Indian law: Personal injury / disability claims


Published: 17 December 2020

Rescue of person from ship by helicopter exercise (photo)
Credit to: Denys Yelmanov /


Despite safety protocols and precautions followed/undertaken by shipowners ("Owners") as well as crew, unfortunate personal injuries are a common occurrence onboard ships. This article focuses on the legal (liability) regime in India, to generally guide Owners facing a potential action by an Indian seafarer in India, for a personal injury/disability claim.

Frequent queries

  • What are the applicable Indian laws/labour laws that govern personal injury/disability compensations with respect to an Indian seafarer who has sustained a personal injury onboard a merchant vessel?
  • Is an injured seafarer entitled to bring a claim in tort? What are the provisions covering this aspect under Indian law?

Legal position

In India, a seafarer can claim compensation by way of a contractual claim for injury/disability and/or a tortious claim (by pleading negligence of the Owners). Primarily, there are two ways for a seafarer to claim compensation in India for personal injury/disability. A seafarer can initiate proceedings under the Employees' Compensation Act, 1923 ("EC Act"). Alternatively, he may file a suit for compensation/damages, invoking the Admiralty Jurisdiction, under the Admiralty (Jurisdiction and Settlement of Claims) Act, 2017. In such a suit (under Admiralty Jurisdiction), a seafarer may either claim just the contractual amount, or, may claim more than the contractual amount, if he pleads negligence of the Owners, in which case the onus will be on him to establish negligence of the Owners. The author will cover both the alternatives, as above, in the following paragraphs.

Liability under the Employees' Compensation Act, 1923 ("EC Act")

The EC Act sets out a mechanism for an Indian seafarer to claim compensation for injury/disability caused to him on-board a merchant ship. The proceedings under this Act are conducted before a Commissioner appointed under the said Act. As per Section 2 (dd) (ii) (a) of the EC Act, "a master, seaman or other members of the crew of a ship" are considered as "employee" and thus assume protection under the Act. It provides for compensation in case of injuries caused by accident arising out of and in the course of his employment that causes either death, permanent-total-disablement or permanent-partial- disablement. The damages under the act are contingent on the age, remuneration and the kind of injury to the seafarer and the computation of damages is done by way of a formulae which is specifically provided under the EC Act itself. Heads of damages which would otherwise be considered by courts in a civil suit, are not as such considered while pursuing this remedy. Also, damages awarded under this Act are extremely low, and therefore, this remedy is usually not found attractive by the injured seafarer.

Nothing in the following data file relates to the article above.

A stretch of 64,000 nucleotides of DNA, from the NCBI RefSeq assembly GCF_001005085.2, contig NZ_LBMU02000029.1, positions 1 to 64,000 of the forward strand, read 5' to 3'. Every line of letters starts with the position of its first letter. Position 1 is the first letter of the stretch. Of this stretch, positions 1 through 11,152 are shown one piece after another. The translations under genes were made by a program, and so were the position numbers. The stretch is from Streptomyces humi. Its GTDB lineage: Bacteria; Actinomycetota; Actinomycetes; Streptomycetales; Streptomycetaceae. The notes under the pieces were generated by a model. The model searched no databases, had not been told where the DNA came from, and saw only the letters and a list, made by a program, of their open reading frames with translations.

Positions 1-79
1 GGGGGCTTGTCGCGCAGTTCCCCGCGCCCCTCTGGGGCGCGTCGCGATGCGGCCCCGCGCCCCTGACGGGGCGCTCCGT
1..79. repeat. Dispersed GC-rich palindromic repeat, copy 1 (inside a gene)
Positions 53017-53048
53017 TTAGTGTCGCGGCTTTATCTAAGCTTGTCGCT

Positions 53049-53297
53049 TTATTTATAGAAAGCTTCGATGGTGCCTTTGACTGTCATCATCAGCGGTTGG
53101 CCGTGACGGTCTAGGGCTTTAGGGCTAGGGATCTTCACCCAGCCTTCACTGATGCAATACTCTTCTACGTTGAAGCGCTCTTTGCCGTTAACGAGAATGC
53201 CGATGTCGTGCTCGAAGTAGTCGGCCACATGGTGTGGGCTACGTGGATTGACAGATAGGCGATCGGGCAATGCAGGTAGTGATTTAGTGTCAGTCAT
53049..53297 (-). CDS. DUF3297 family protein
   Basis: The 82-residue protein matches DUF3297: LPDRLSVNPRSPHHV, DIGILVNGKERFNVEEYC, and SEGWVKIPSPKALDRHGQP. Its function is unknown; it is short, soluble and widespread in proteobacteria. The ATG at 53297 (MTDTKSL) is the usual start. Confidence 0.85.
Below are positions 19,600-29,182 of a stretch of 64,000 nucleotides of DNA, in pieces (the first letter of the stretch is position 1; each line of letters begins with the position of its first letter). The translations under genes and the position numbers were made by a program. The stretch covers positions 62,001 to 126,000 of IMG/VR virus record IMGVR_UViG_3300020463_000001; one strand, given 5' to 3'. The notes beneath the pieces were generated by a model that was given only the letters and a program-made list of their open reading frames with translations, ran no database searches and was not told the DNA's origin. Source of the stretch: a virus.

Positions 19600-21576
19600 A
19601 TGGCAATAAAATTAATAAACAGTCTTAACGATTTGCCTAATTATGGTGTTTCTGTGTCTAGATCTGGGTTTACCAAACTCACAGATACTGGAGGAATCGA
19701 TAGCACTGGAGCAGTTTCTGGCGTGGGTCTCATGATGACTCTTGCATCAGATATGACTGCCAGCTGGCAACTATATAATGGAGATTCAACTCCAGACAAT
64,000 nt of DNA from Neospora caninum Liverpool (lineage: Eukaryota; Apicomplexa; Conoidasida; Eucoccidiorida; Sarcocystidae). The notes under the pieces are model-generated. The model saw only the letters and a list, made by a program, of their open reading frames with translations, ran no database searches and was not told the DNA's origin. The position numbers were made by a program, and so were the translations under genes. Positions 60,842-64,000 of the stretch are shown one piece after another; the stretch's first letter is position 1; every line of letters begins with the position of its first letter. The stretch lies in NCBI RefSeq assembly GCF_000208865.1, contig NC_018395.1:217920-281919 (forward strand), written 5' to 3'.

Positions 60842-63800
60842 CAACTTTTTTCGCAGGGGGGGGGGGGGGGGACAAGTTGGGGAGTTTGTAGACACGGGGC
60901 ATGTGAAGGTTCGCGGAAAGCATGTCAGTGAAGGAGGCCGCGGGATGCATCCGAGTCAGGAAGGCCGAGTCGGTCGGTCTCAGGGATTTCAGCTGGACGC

It is important to note that if a seafarer pursues the remedy available under the EC Act, he must submit the claim to a Commissioner appointed under the Act. Once such a claim is submitted to the Commissioner, the seafarer is barred from pursuing any simultaneous and/or subsequent civil proceedings in relation to his injury/disability claim. Additionally, no claim can be brought before the Commissioner under the EC Act, in cases where the seafarer has already pursued civil remedy.

Having said the above, it must be noted this remedy is available to the seafarer only if the employer is an Indian entity/vessel. Therefore, for a foreign flag/owner, this Act will not be applicable. Having said that, there have been cases where the injured/disabled seafarer has initiated proceedings under this Act, by making the Indian Manning agency as a party to the proceedings, so as to get the Commissioner to acquire jurisdiction. If there is no Indian entity involved in employing the seafarer, the seafarer will not be able to pursue this remedy. Even if there is an Indian recruiting agency/entity involved, the liability (to be adjudicated by the Commissioner) will be of the said Indian entity and the foreign shipowner cannot be made a party to such proceedings under this Act.

Claims for compensation can be brought before the Commissioner constituted under the EC Act within two years of occurrence of the accident.

Liability under the Admiralty (Jurisdiction and Settlement of Claims) Act, 2017